Beware those slippery statistics

"Lies, damned lies, and statistics," the comment attributed to Mark Twain and Benjamin Disraeli, is typified by today's government economic stats. Some people are shocked when I tell them that the government's “core inflation rate” (also known as the CPI) doesn't include food or energy. And that our economy isn't as good as the government says it is. But such is the case. I'm not being a doom-and-gloomer; there are always opportunities to profit in and successfully navigate any market, if you know how to do it. But this government understatement of inflation overstates our country's GDP, and hence misrepresents current economic conditions. It's also an overlooked reason why Democrats and Republicans have basement-low polling numbers, and why Republicans lost badly in 2006.

Voters don't believe what Washington pols tell them about immigration, Iraq, inflation – and pretty much everything else. GOP candidates who did the best in '06 were the ones with (or perceived to have) the most consistency and credibility on the issues: Namely Tancredo, Coffman, and Hillman (even though he lost by a nose in the state treasurer's race).

Here are a few of my favorite economic whoppers:

Economic Lie #1: “The dollar decline isn't that bad, because it only affects our purchases of imported goods.”

Even if this were true (and it's not), most of the products we buy are imported. We really don't produce or manufacture much in America today. Except for agricultural commodities, YouTube videos, and hot air from so-called business 'gurus' on HeeHaw (CNBC) and Fox Business News.

The declining dollar affects the cost of all products and services. Companies face increased costs for oil and gas, utilities, and other commodities, so they have to pass them along to the end consumer. Gasoline has tripled in the last 5-6 years. Crude oil has quadrupled to almost $100/barrel. Part of this is due to stagnating supplies and increased demand from China and India, along with the increase in monetary inflation.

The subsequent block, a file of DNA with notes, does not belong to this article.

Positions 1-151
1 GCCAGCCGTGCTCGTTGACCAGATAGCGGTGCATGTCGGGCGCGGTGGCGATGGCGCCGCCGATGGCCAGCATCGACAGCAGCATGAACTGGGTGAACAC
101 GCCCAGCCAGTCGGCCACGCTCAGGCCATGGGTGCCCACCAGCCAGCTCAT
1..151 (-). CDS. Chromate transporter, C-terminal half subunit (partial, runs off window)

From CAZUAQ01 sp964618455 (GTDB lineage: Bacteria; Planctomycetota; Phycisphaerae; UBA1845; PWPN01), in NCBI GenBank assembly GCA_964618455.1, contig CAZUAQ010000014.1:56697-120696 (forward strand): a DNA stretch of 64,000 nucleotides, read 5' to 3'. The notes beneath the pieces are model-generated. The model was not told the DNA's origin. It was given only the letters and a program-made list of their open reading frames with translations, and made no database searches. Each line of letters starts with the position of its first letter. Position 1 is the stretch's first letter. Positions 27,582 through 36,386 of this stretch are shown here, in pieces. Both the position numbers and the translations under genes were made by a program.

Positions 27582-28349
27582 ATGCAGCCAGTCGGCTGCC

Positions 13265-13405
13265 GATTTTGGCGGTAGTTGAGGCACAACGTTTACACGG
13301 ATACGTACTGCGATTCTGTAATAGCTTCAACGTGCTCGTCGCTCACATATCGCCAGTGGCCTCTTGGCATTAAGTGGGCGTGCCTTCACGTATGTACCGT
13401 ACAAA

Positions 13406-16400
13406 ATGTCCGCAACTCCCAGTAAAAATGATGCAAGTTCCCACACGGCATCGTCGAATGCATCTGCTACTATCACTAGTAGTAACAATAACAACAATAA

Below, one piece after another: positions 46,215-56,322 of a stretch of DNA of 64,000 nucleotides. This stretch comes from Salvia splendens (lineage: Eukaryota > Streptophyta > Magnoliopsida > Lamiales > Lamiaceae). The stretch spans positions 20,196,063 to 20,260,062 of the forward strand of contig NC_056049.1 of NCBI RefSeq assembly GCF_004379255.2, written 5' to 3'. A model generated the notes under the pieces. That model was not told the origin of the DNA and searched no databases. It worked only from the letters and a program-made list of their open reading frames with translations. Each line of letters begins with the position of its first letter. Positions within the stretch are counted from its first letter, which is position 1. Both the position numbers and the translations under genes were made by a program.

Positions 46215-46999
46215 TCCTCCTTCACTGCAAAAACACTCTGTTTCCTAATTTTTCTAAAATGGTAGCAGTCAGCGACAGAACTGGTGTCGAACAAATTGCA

Economic Lie #2: “You just need consistency with the inflation numbers, not accuracy.”

Huh? This is like fixing the gas gauge on your car to show a full tank, even though it's almost empty. You feel better about it, but doesn't change the reality of your situation. Even though the Fed says the CPI is acceptable, it's not in the 'comfort zone' of American consumers and businesses who have to absorb these costs. Excluding food and energy from inflation numbers is absolutely insane.

Wall Street folks can say that plasma-screen TVs and computers are going down in price, but you only buy these items every one to three years. Americans consume food and energy on a daily basis.

Economic Lie #3: “We want inflation in small doses, it's good for our economy. Deflation gives you scenarios like the Great Depression of the 1930's” (see video here, at the 6:20 mark).

Small doses of inflation eventually turn into big declines in purchasing power, as we've seen over the past few decades. It hits savers and seniors especially hard, who live on a fixed income or rely on their life savings during retirement. Pat Powell has been smoking the Wall Street funny weed, and Peter Schiff delivers a powerful rebuttal to this load of intellectual horse apples.

I'll wrap this up, and resume my Thanksgiving weekend escape out here on the Great Plains with family. Best wishes to you and yours for a happy holiday.